A Catholic Bishop’s reflection on The Reformation

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A talk given at Trinity Lutheran Church, Elkhart on October 23, 2017

I wish to begin this talk entitled “A Catholic Bishop’s Reflection on the Reformation” with a word of deep thanks to Pastor Spencer Mielke, Senior Pastor Robert Schallhorn, and Associate Pastor Christopher Davis, for the invitation to speak to you this evening. I wish to express to you my joy and gratitude also for the growing friendship in Christ between the Trinity Lutheran Church congregation and Saint Pius X Parish in Granger. I am very happy to see this friendship, a local expression of the holy quest for Christian unity that marks our commitment as Catholics and Lutherans to the restoration of full communion between us. Together we believe that Christ calls all His disciples to unity. We know that this is a great challenge, especially after 500 years of separation. It is a difficult path in many ways, yet we can give thanks to God for the progress that has been made in this journey the past fifty years. As the 500th anniversary of the Reformation will be commemorated next week, I think it is a good time not only to reflect on what happened 500 years ago, but also to recognize and celebrate the ecumenical progress of the past 50 years. We know that there are still doctrinal differences that need to be resolved, yet great strides have been made, especially in overcoming misunderstandings and prejudices from the past. Together in ecumenical dialogue, Catholics and Lutherans have reexamined our painful past. There has been mutual acknowledgment of mistakes and faults on both sides. This continues to take place today. It requires humility and a truthful vision of things.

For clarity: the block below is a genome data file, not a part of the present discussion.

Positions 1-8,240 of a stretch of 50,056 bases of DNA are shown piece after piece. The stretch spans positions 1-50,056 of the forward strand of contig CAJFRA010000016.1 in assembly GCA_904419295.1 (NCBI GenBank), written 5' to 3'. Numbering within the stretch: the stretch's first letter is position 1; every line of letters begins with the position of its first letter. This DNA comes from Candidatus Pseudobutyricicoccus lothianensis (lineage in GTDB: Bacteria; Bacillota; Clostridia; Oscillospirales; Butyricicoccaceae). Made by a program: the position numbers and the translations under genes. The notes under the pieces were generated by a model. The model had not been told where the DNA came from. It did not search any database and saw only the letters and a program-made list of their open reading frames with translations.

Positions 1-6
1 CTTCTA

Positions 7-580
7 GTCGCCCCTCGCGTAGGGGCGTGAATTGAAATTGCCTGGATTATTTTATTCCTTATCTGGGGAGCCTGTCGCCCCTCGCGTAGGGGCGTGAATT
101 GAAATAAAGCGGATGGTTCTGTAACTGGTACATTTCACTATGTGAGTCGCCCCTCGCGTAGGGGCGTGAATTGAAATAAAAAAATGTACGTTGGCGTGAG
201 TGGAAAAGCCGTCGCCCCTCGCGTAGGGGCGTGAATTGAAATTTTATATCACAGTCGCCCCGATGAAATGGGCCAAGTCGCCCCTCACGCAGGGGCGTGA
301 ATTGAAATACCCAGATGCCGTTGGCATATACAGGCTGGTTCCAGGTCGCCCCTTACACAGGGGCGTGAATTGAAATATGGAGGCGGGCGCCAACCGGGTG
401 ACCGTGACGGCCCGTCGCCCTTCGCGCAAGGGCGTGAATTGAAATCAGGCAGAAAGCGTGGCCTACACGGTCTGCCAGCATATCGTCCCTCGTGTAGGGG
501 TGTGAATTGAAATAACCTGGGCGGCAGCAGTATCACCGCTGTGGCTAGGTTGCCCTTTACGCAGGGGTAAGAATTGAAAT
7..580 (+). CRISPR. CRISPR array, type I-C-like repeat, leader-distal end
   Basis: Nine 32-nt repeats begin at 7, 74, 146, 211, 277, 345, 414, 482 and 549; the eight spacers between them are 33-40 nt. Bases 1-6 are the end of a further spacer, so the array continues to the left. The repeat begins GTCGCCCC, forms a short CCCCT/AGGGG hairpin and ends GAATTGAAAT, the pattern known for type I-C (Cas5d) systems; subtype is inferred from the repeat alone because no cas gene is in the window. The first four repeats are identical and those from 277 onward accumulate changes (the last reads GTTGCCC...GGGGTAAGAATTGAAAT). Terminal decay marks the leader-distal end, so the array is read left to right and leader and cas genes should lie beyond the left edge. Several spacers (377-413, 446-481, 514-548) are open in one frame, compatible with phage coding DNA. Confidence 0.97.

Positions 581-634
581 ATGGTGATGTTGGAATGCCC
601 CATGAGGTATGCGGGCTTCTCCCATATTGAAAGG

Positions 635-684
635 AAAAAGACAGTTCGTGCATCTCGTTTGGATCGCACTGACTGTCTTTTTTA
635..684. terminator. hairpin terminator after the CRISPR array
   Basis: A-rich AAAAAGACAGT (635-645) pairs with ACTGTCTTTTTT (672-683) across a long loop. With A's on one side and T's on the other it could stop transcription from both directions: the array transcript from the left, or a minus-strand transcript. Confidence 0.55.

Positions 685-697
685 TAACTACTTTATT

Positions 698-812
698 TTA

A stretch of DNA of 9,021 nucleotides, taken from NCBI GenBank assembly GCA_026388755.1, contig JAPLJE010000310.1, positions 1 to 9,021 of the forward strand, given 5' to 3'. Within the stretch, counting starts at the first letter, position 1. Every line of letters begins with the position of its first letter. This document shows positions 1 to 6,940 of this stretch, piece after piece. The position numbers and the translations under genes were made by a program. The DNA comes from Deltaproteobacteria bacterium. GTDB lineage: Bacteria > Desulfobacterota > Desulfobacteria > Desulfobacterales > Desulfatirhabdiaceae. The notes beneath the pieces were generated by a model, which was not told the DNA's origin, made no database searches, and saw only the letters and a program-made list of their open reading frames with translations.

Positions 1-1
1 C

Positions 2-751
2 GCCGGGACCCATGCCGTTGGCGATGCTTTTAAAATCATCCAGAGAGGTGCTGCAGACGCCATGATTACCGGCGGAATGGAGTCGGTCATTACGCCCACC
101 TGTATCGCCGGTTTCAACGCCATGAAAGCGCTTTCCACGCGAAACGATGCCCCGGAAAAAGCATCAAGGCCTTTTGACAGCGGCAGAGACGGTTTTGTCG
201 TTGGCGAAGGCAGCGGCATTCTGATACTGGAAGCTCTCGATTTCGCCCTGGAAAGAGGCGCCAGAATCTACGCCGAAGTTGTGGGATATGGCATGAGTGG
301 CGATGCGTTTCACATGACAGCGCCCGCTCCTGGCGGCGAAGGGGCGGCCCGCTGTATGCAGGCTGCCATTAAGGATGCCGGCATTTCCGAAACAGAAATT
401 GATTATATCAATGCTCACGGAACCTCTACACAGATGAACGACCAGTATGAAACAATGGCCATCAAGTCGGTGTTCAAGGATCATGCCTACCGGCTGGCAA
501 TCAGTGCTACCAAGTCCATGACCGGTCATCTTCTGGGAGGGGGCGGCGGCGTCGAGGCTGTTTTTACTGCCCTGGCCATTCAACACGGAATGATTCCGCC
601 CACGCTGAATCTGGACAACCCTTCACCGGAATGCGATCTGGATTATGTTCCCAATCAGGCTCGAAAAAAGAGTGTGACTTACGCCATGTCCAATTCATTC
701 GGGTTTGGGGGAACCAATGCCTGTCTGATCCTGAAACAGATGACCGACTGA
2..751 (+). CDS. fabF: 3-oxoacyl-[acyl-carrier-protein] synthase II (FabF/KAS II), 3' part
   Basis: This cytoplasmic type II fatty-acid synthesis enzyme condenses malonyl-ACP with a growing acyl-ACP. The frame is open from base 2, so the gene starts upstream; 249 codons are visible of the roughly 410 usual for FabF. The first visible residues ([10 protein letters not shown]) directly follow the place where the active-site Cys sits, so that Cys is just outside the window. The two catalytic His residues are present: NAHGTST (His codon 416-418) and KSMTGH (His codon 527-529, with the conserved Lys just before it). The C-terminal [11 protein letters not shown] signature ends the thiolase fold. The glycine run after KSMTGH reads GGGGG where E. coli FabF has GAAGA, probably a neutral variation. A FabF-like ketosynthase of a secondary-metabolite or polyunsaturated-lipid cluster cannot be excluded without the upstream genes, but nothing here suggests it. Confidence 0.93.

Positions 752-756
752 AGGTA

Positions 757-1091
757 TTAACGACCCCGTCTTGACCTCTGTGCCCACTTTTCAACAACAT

As we move forward together, we also recognize that continual progress needs to be made and that no progress can be made without the grace of the Holy Spirit. We believe in the power of the Lord as we long for that day when we can gather together at the table of the Lord in the Eucharist. The commitment to ecumenism is not an optional element of our Christian faith. It is an essential element because our belief in Christ is a belief also in Christian unity as His will. On the eve of His sacrifice on the cross, Our Lord prayed to the Father for His disciples that “they might be one.” Our division contradicts the will of Our Lord. The Second Vatican Council stated that our division “openly contradicts the will of Christ, provides a stumbling block to the world, and inflicts damage on the most holy cause of proclaiming the Good News to every creature” (UR 1).

I have been asked to share with you my reflections as a Catholic bishop on the Reformation. This is quite a daunting task because I am not a historian of the Reformation. Of course, as a seminarian, I studied Church history, including the history of the Protestant Reformation. As a seminarian, I also took a course on Martin Luther taught by Professor Jared Wicks at the Pontifical Gregorian University. Still, I am no expert on Martin Luther or the Reformation. As part of my experience as a bishop, I have been involved in the ecumenical movement. Most significantly, I was appointed by the Pontifical Council for Promoting Christian Unity as the Catholic Co-Chair of the International Catholic – Reformed Theological Dialogue, a position in which I served for six years. During those years, our discussions helped pave the way for the Reformed Communion’s initial acceptance of the Joint Declaration on the Doctrine of Justification, the historic declaration by the Lutheran World Federation and the Catholic Church.

I must also mention my own personal experience that I bring with me in these reflections. My father was Lutheran and came from a strong Lutheran family. His marriage to my mother, a Catholic from a strong Catholic family, was not readily accepted by either family. There were prejudices on both sides. So I grew up seeing the differences, but I also saw a grow